Hello, this is Simon.
Life has been quite uneventful recently. Probably the biggest event for me recently was getting a flu shot with my daughter. I was quite worried because she hates the doctor’s as it is, let alone having to go for something scary and painful like an injection.
She has earned herself quite the reputation there, as she always makes a huge song and dance when we go. As soon as we get to the car park, she starts to cry. The ladies in the reception can hear us coming from a long way away and always chuckle among themselves. However, she was a lot better this time.
I think that since we got her a little doctor’s kit and she playing doctor, she has become more interested and less fearful of doctors. She has a little stethoscope which she uses to check my breathing and pulse. She checks everything with it, right down to a small nick I have on my hand.
Then gives me her prognosis「ああ、いたいなぁ」. She gets me to say “Ah.” using her tongue depressor check my throat, and prescribes me some pills and saying “take a medicine?“. There’s a little syringe that she uses to give me a jab. Also, a small dentist’s mirror with which she checks my mouth for cavities and general cleanliness. If I’m lucky, I’ll be told my mouth is, “So so clean.”, if not “So so dirty.” I’ve been getting nightly heath checks, and feel like I’m in good hands.
So, I think thanks to this, I didn’t have to drag her in to the clinic kicking and screaming. She was fine when we got to the car park, entered the clinic, and even when we finally entered the doctor’s office. Of course once she saw the injection it was different story. It took me plus two nurses to hold her, as well as the doctor to administer the injection: four people in total. But, it was over in a flash, and when she saw me getting injected next she calmed right down. She even said “Bye bye” to the doctor. Thanks to her little doctor’s kit, it was a surprisingly successful day.
Below are some words and expressions that that came up in writing above. They contain words and phrases that you may find useful.
“she hates …as it is”
I’m sure you are familiar with the phrase “as it is” meaning “the way it is”, such as in: “You don’t need to change anything. I like it as it is.” But, it can also be used to mean “already”. For example, a mother may say to her child, while out shopping, “I’m not buying you another thing. I’ve bought you enough as it is.” (I’ve already bought you enough.) Or, “She actually wasn’t looking forward to Tokyo Disneyland. She didn’t like crowds as it was. Not to mention it was the middle of summer.”
This phrase is usually used after a negative statement to indicate that something is even more so or more impossible (e.g. Not many people have been struck by lightning twice, let alone lived to tell the tale./After the Christmas break, I couldn’t even squeeze into a large size pair of pants, let alone a medium.)
“She has earned herself quite the reputation”
If we become well known as being something or for doing something, the phrase “to have earned oneself quite a reputation” can be used for emphasis (e.g. He had earned himself quite a reputation as a motivational speaker.) The article “the” as used in my expression adds even more emphasis (quite the reputation).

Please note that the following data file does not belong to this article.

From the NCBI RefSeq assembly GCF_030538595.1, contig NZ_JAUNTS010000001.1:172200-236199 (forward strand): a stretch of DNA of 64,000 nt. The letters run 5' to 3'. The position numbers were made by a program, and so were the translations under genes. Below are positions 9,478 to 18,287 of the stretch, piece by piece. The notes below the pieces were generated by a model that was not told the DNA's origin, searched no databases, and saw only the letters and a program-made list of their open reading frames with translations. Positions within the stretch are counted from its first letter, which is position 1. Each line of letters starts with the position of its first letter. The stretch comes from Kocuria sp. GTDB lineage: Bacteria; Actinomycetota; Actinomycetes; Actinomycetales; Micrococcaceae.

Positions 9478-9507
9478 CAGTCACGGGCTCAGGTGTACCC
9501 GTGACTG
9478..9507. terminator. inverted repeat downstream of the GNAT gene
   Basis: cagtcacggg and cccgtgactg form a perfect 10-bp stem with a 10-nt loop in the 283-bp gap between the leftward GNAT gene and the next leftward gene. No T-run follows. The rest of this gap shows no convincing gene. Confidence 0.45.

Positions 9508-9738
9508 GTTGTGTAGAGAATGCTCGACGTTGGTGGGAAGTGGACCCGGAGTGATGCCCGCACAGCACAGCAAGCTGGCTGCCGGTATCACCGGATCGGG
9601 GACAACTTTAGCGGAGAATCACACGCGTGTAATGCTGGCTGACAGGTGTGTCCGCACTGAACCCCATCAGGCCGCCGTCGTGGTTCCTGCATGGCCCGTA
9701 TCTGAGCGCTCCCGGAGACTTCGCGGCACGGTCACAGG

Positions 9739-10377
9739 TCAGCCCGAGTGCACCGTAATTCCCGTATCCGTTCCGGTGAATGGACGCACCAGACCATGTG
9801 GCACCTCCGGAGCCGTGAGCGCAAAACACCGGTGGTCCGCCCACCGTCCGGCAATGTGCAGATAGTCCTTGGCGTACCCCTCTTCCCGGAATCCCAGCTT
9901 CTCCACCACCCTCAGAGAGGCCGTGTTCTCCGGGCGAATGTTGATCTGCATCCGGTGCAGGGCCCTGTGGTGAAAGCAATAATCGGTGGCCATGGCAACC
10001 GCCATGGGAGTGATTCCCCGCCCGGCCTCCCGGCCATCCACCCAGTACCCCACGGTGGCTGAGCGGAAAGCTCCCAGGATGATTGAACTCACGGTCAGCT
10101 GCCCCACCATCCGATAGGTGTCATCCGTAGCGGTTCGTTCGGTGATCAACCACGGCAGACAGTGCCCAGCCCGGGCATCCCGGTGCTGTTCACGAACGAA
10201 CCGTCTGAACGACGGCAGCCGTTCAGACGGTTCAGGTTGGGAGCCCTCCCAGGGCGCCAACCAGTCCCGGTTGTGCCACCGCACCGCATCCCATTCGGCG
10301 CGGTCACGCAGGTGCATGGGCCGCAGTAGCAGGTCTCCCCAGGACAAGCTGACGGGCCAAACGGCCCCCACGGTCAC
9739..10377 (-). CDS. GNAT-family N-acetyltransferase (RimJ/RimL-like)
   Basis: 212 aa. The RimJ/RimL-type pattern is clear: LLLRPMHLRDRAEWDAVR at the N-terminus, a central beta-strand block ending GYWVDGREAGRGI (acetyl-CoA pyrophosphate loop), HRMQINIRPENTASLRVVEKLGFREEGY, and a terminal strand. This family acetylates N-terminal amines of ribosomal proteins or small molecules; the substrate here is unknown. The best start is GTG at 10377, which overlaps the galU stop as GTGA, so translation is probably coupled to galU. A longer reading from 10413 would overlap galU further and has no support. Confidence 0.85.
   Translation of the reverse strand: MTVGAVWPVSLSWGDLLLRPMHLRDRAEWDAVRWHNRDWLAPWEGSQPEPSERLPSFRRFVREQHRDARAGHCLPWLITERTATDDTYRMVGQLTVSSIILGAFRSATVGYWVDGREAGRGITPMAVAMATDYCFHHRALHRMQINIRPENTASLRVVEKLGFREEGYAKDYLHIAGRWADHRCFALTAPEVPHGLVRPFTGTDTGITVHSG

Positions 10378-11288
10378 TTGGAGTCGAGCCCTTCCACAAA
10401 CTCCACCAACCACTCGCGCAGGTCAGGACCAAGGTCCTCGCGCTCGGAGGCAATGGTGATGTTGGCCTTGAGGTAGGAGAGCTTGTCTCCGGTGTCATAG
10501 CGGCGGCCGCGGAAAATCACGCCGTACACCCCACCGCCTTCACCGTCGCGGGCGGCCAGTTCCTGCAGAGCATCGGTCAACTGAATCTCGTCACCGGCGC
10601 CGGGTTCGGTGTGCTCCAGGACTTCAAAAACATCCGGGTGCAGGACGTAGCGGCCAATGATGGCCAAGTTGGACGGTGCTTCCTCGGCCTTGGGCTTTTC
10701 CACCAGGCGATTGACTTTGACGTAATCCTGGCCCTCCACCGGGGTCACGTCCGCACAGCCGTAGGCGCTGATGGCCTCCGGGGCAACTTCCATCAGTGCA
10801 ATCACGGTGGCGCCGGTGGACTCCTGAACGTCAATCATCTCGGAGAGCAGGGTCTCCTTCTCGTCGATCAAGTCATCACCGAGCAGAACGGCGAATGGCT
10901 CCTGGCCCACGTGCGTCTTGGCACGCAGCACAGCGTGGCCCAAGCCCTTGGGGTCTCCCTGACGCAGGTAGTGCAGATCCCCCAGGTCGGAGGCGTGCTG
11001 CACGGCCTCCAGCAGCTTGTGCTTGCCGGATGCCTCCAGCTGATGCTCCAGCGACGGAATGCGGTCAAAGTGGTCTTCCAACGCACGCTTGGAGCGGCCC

“makes a huge song and dance”
To make a “song and dance” about something means to make an unnecessary fuss about that thing. It can be for both positive and negative things (e.g. Don’t tell anyone it’s my birthday. I don’t want them to make big song and dance about it./I just asked him to turn the volume down a little, and he made a huge song and dance about it.)
“right down to a small nick”
The phrase “right down to” means “even including” something small and unimportant. It is used to emphasize how much detail someone or something goes into, or how carefully something is done (e.g. The list was very comprehensive. It included everything right down to the salt and pepper we might need.) A “nick” is a very small cut.
“gives me her prognosis”
A “prognosis” is a doctor’s judgement of a medical condition. This can be things such as the cause of the condition as well as expected developments or chances of getting better (e.g. The doctor’s prognosis was diabetes/for a full recovery.)
“prescribes me some pills”
To “prescribe” means for a doctor to say what medical treatment is necessary (e.g. I was prescribed antibiotics for my infection.)
“give me a jab”
The general meaning of the noun “jab” is a quick hard push or hit, but it is also slang for an injection (e.g. I had to get a few jabs before going on the safari tour.)
“feel like I’m in good hands”
To me “in good hands” means to be managed or looked after with great care and attention (e.g. He has been treating this kind of problem for over 20 years. You’ll be in good hands./I really trust my child’s teacher. She’s in good hands this year.)
“drag her in kicking in screaming”
This is a hyperbolic expression. It is used when you take a course of action that someone is unwilling to participate in. It is used to emphasize that they don’t want to do it (e.g. You are going to go and apologize, even if I have to drag you there kicking and screaming.)
I hope you are having a wonderful Christmas break and have an amazing New Year!
See you next 2021!
Hello! My name is Simon.
I am from New Zealand, and have been living and teaching English in Japan since 1999.
My hobbies include movies, playing the guitar, gardening and hiking.